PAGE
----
FLOWERY BRANCH, Ga. – Watching practice video in the linebackers room at the team's facility one day shortly after being drafted by the Falcons, rookie linebacker Foye Oluokun vividly remembers a moment in which Deion Jones taught him a lesson he still uses to this day.
Oluokun, a sixth-round pick out of Yale in the 2018 NFL Draft, was trying to will his way past offensive linemen as they blocked him. It looked extremely familiar to Jones who, as it turns out, made the same mistake as a rookie, too.
Rather than just tell Oluokun he needed to use his hands to shed the blocks, Jones took a different approach in getting the message across to his new teammate.
"He'll walk up on me and I'll always hit his hands away and he'll say, 'Oh you want to use your hands here, but you won't use them outside?' He keeps it light-hearted like that," Oluokun said.
That's exactly who Jones is – and the Falcons (4-7) will finally have him back in uniform this Sunday when they take on the Ravens (6-5) at Mercedes-Benz Stadium. Coach Dan Quinn made the announcement Friday following practice.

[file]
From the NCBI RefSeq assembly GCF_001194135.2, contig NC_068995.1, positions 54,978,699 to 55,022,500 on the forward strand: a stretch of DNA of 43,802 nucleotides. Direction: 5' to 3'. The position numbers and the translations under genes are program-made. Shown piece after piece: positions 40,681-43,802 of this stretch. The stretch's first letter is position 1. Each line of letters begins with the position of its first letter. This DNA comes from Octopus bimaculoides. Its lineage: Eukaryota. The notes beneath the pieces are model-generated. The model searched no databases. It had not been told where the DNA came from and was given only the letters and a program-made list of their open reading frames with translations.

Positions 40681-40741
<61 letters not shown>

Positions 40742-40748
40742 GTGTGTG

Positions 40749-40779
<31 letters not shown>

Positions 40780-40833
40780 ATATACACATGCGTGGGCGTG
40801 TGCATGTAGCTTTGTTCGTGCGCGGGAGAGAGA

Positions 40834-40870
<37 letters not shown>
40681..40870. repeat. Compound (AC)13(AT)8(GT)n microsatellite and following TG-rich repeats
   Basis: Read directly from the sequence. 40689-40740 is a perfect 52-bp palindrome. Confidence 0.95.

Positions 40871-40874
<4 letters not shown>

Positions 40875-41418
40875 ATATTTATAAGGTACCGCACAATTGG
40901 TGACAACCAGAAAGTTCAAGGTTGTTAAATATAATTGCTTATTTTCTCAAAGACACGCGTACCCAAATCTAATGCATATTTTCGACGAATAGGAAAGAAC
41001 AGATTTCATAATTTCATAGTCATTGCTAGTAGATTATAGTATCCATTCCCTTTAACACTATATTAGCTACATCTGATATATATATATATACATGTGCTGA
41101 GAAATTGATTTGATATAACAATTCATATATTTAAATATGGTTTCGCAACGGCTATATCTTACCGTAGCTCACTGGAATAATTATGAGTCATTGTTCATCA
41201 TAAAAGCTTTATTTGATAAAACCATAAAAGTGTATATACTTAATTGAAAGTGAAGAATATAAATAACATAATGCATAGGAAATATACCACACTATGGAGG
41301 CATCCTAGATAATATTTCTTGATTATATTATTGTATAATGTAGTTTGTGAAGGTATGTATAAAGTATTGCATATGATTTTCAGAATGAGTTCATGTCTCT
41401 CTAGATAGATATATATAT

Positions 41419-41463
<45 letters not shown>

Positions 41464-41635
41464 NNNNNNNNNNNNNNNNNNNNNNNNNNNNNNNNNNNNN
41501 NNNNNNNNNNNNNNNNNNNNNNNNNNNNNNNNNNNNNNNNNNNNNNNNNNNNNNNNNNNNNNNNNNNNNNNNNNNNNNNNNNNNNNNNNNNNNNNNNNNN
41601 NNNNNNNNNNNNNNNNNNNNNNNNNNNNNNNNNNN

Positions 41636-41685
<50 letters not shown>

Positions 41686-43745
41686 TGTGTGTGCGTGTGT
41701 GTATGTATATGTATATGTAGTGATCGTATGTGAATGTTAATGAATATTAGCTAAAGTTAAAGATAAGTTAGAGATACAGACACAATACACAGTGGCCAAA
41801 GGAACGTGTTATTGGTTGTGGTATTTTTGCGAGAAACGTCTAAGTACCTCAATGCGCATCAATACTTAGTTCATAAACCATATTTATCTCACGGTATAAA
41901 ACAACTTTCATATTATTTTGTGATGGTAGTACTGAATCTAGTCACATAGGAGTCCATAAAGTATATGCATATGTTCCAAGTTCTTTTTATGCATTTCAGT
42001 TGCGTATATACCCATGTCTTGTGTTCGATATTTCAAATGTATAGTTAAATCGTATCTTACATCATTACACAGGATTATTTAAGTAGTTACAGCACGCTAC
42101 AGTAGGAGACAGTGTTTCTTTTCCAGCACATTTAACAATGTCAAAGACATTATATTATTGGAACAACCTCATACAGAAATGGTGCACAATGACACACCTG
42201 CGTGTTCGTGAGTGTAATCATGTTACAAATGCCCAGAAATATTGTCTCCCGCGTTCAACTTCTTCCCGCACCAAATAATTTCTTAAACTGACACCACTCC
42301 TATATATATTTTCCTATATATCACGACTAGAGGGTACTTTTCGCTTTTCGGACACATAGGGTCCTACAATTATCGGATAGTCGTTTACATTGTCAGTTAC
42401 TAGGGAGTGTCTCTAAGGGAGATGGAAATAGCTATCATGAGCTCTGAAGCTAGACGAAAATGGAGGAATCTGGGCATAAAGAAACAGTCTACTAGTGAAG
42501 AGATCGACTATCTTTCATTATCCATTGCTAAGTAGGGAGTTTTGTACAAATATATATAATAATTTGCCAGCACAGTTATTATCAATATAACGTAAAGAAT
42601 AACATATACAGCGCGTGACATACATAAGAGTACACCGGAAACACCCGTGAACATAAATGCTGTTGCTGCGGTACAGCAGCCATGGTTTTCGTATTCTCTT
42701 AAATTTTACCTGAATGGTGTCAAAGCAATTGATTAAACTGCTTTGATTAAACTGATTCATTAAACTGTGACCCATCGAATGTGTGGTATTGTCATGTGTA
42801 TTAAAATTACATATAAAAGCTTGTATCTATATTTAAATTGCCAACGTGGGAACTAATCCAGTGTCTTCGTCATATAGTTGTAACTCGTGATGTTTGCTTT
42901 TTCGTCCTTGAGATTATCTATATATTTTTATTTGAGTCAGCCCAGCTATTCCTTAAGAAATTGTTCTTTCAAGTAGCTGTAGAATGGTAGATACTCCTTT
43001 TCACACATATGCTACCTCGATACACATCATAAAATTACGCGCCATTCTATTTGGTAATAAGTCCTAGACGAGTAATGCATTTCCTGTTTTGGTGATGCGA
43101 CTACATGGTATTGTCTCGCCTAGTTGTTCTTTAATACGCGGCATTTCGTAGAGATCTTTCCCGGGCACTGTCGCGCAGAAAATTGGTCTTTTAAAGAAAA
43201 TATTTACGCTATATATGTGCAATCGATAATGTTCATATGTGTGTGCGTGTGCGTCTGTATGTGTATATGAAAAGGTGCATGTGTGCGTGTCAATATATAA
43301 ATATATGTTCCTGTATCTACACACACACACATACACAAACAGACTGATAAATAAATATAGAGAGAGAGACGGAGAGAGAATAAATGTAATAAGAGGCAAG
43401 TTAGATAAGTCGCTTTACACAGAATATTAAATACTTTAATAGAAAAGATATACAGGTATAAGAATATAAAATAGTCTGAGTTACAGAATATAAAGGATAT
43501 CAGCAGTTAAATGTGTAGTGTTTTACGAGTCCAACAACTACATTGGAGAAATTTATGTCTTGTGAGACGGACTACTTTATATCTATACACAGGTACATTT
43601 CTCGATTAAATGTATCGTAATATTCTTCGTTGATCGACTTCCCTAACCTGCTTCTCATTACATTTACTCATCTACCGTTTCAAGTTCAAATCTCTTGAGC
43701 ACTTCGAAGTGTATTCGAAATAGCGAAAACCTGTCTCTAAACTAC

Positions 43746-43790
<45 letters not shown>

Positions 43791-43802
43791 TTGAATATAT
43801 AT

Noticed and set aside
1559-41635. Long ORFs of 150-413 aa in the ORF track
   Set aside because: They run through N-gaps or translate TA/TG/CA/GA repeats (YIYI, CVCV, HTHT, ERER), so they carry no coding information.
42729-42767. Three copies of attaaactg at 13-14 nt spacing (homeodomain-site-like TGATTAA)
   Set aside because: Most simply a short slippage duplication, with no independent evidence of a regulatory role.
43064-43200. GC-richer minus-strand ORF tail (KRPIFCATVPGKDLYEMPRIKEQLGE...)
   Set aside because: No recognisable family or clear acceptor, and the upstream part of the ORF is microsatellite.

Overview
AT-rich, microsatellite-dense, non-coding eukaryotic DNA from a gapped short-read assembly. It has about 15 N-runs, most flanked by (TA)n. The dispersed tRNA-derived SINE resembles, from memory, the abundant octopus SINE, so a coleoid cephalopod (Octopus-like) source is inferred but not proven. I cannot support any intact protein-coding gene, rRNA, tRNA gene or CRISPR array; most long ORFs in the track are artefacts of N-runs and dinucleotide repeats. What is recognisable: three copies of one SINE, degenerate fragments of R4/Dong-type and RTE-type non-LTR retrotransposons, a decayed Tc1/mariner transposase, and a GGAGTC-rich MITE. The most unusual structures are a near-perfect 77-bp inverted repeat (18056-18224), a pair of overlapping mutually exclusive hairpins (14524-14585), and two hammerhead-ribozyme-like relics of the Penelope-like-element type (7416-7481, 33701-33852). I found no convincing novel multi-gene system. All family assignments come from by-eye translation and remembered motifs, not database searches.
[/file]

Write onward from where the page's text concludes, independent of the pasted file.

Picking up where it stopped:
It's rare when you don't see Jones with a gigantic smile or laughing. But when it's time to take the field with his teammates, he's all business. It's also why when Jones suffered a significant foot injury in the season-opening loss to the Eagles that would land him on the injured reserve list, the Falcons defense took a hit.
And it was a big one.
Jones underwent a surgical procedure on his foot and for weeks wasn't able to put pressure on his foot, having to ride around on a scooter for weeks.
As safety Damontae Kazee said, Jones is the "heart" of the defense. Jones is not only one of the Falcons' most gifted athletes, he's become the quarterback of Atlanta's defense. Defensive coordinator Marquand Manuel lost the luxury of being able to say, "Debo [has] it under control."
The biggest obstacle the Falcons defense has had to overcome without Jones on the field is the communication element. As the middle linebacker, Jones is responsible for getting everyone lined up. He is the one disseminating the information Manuel was sending into his helmet.
Others were ultimately thrusted into this role and there were growing pains for sure.
But through it all, Jones was right there to help his teammates in any way he could, despite being on IR.
Although Jones was disappointed when he learned the severity of his injury and how long it would keep him off the football field, he never let himself "get too low," as Manuel often says.
That's not who Jones is and it's not who he would become.
"He hits you with a smile at the worst time, but he keeps everything in perspective," Manuel said. "He doesn't get too high, he doesn't get too low."
Jones is a leader by example, his teammates say. He's not the loudest voice, but his play and the way he communicates on the field sets the tone for the defense.
So, the challenge for Jones would then become how to make sure his voice still would still be heard even when he was unable to take the field with his teammates.